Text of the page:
Taking Inventory
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When I was in high school, I worked in the toy department of a large department store. Twice a year, we prepared for an outside firm to take inventory. We worked with these teams to count every item on the shelves, and I do mean every item. We even included incomplete or damaged toys and games to ensure everything was counted.

Today I use the concept of taking inventory in other areas of life. For example, before I head out to the supermarket, I examine the pantry and the refrigerator to determine what we need. On those occasions when I forget this important step, the result is too many of some groceries and not enough of others.

What was good for the toy department and for my pantry is also good for my spiritual life. I need to take inventory on a regular basis to evaluate my spiritual condition. The end of one year and the beginning of another seems to be the right time to ask myself some pointed questions. This week I am…

Taking stock:

Proverbs 27:23 tells us to “Be sure you know the condition of your flocks, give careful attention to your herds.” In biblical times, wealth was often measured by the size of one’s flocks and herds.

Today we usually measure wealth by the size of our bank accounts. But true wealth has nothing to do with counting dollars. So I will be asking myself:

  • How have I grown in my relationship with the Lord this past year?
  • Which fruit of the Spirit (Galatians 5:22-23) have I cultivated?
  • How have my earthly relationships grown and developed?


Checking up:

Psalm 139:23 gives us a glimpse into King David’s heart as he pleaded with God: “Search me, O God, and know my heart; test me and know my anxious thoughts.”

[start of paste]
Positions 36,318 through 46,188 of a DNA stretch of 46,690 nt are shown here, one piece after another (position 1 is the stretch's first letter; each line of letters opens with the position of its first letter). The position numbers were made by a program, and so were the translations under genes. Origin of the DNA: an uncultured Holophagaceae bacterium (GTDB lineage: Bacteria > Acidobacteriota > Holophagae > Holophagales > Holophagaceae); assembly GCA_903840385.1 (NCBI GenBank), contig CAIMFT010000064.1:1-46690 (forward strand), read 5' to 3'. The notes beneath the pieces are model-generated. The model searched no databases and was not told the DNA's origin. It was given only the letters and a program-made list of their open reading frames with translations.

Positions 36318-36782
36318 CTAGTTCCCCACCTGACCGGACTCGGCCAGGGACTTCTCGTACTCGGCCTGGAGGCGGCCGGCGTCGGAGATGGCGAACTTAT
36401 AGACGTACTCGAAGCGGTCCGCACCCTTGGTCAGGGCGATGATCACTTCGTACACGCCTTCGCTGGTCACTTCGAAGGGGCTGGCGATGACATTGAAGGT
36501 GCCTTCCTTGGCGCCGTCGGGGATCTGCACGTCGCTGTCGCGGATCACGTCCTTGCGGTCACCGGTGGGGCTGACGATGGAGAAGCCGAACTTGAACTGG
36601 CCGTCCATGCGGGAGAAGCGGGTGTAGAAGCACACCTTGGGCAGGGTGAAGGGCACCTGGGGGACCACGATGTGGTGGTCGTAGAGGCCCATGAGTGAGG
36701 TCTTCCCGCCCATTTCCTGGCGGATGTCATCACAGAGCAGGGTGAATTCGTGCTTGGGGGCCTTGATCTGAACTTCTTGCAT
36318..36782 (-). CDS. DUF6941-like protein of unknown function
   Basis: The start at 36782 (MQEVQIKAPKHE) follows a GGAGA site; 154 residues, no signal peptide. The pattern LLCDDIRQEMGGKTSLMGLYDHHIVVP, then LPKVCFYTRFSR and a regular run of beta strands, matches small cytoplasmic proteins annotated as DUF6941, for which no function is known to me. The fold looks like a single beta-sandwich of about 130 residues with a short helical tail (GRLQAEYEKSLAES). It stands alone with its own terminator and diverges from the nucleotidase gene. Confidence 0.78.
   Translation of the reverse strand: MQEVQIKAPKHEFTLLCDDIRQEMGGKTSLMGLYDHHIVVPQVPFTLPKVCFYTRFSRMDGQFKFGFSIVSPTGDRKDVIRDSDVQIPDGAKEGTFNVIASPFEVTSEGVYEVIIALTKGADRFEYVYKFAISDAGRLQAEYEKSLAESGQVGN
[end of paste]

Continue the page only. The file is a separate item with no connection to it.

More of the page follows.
It’s natural to want to avoid dealing with unpleasant things. But some things must be dealt with or the consequences will be worse than the confrontation! I may not want to face the areas of my life that require changing, but I do want to be all God desires for me to be. This means asking:

  • What habits from the old year am I dragging into the new year?
  • What bitterness or resentment do I need to let go?
  • Who do I need to forgive before the new year begins?


Planning for the new year:

Proverbs 16:3 admonishes us, “Commit your works to the Lord and your plans will be established.”

Like many people, I live a busy life. Without plans and lists, my schedule would soon fall apart. But I also want to be sensitive to God’s plans for me, because I know He has them! Jeremiah 29:11 reminds me, “For I know the plans I have for you,” declares the LORD, “plans to prosper you and not to harm you, plans to give you hope and a future.” In order to be available for what God desires for me, I am asking myself:

  • Am I serving where I want to serve or where God has called me to serve?
  • How tightly am I holding on to my own agenda and ambitions?
  • How much flexibility is there is my calendar? Am I open to God’s interruptions?

One year from now, I hope to be doing this exercise again. It’s my prayer that I will not have wasted the time God extended to me.

What questions are you asking yourself as this year ends and the new year begins?

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  1. Thanks Ava :). This segment provided lots for me to meditate upon and trust God with. It’s a good time for me to be taking inventory as I look to the new year. I do want to be exactly where the Lord would have me be as well as growing and developing spiritually. I look forward to being able to serve with joy.

    Comment by Kate day — December 30, 2010

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